“Does anyone like football?”

Image by Alex Scott

Image by Alex Scott

By Katie Whyatt

There are certain moments in life, in football, of which every single one of us has a memory.

Moments on which we can look back and remember, perfectly, exactly where we were, who we were with, how we felt, what we were doing. These moments feel frozen in time, immortalised, enshrined amidst the landscape of world football culture. There are watershed goals, games and tournaments that change everything – that shape our lives and are witnessed all around the world. And we file them in our minds under the words, “I watched that, too.”

Because everyone has a story. One goal, one game – and one million different perspectives.

Never has this mantra been more acutely exemplified than when I moved into my university halls last month. Clustered in the communal kitchen, we were swirling in a vacuum of small talk until someone piped up.

“Does anyone like football?”

We looked around. Glanced at each other. There was a Brentford fan in the ranks. A Liverpool season ticket holder. Peterborough.

“I’ve got a membership card at Chelsea.”

“Chelsea? I support Bradford City.”

We talked of that day. The Brentford fan had watched us on Match of The Day. The Chelsea supporter had actually been at Stamford Bridge. When I was shaking in my uncle’s front room, refusing to celebrate Halliday’s goal lest it be offside, suppressing a fist-pump in case Chelsea found a leveller, he was storming out of the ground in horror, unable to stomach the remaining half hour. Every single one of them had a story. They knew where they were when it happened.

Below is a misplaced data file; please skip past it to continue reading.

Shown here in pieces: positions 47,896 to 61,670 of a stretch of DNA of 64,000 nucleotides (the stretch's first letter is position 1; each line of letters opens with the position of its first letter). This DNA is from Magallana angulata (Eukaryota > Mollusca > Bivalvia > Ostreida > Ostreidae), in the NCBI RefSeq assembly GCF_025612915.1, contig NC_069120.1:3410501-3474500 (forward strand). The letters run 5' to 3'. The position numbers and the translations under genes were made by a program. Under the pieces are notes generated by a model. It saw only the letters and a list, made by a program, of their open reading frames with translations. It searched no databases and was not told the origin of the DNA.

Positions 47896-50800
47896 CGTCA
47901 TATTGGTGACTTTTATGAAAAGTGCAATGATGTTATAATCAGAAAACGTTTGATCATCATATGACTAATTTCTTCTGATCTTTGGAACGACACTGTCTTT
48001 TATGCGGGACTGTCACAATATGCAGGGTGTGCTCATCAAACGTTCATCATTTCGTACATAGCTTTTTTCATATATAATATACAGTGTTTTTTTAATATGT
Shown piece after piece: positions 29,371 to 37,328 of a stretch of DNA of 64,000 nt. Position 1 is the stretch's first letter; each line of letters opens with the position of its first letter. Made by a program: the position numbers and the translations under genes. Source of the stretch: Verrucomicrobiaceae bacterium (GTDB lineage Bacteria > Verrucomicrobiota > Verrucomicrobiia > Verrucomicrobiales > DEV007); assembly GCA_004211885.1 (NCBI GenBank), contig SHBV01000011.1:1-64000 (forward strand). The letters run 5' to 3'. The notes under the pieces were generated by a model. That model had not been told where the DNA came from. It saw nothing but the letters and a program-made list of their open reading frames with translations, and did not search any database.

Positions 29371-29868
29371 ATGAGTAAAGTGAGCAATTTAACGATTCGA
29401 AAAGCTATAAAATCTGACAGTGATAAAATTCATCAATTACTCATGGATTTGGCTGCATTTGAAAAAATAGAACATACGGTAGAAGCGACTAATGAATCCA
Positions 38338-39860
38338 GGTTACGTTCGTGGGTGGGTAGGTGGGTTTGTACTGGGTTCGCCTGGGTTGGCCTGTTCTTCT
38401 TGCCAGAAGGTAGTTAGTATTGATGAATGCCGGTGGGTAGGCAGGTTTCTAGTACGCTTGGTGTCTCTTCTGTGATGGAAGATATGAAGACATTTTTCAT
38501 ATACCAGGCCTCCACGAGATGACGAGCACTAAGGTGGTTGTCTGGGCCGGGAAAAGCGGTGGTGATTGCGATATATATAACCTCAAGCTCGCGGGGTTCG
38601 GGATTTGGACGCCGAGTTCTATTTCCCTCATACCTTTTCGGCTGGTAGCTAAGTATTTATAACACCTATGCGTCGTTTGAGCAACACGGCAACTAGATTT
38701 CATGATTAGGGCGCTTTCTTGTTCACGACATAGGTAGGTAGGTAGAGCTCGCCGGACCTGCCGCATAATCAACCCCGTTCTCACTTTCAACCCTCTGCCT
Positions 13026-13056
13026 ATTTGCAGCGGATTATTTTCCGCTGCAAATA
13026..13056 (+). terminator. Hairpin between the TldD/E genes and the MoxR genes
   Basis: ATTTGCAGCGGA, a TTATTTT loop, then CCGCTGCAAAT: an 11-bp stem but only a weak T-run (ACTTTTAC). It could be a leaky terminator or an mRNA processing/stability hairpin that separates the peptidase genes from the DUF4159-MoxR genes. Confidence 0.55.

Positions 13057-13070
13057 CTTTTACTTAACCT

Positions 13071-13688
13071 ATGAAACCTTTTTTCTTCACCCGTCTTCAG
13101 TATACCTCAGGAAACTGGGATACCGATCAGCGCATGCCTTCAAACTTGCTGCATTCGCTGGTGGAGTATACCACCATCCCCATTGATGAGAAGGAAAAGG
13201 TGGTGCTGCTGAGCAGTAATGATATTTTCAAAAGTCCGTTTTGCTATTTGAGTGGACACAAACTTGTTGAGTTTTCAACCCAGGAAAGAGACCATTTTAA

We talked of Chelsea’s Champions League triumph, of Torres slotting home to send Gary Neville into goalgasm.

We recalled Segio Aguero’s last minute heroics on the greatest final day of the Premier League era: as I’d sprawled out in the front room, hoping a Manchester City win wouldn’t cost QPR survival (the Loftus Road outfit had bossed the second half), others had hopped between bedrooms, following both games at once, or had seen the highlights on shows in Holland hours after the result was confirmed here.

We remembered Istanbul, Suarez’s bite on Cellini, Holland thumping Spain at the World Cup, Jose parking the bus at Anfield.

Six complete strangers, yet scores and scores of moments had bound us together years before we’d even met.

Over the next few months on WOAP, we will be looking back at the times where the world has stood still for football. At key matches, at key moments – at the incredibly ridiculous and the ridiculously incredible. We’re sure you’ll remember these games, and we’re sure you’ll have stories of your own to match ours. Starting today, our writers will be paying homage to the football moments that shook their world – and shook everyone else’s, too.

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4 replies

  1. You can talk about all these great games, even including Chelsea, but Charlton at home, the penultimate match in 1997, was the most agonising and exciting I ever watched.

    • I couldn’t make the Charlton game, but I’ll never forget the QPR game three days later a truly joyous afternoon of football bliss😊😃

  2. My memorial moment was Gordon Watson’s 2 winning goals in final 6 minutes against Barnsley, 1998.

  3. That home game against Charlton Athletic was played on a Thursday, on the same day as the General Election, when Labour broke the Conservatives 18 years in Government.

    Ironic, that it’s now just over 18 years since that vital victory over the team from The Valley!

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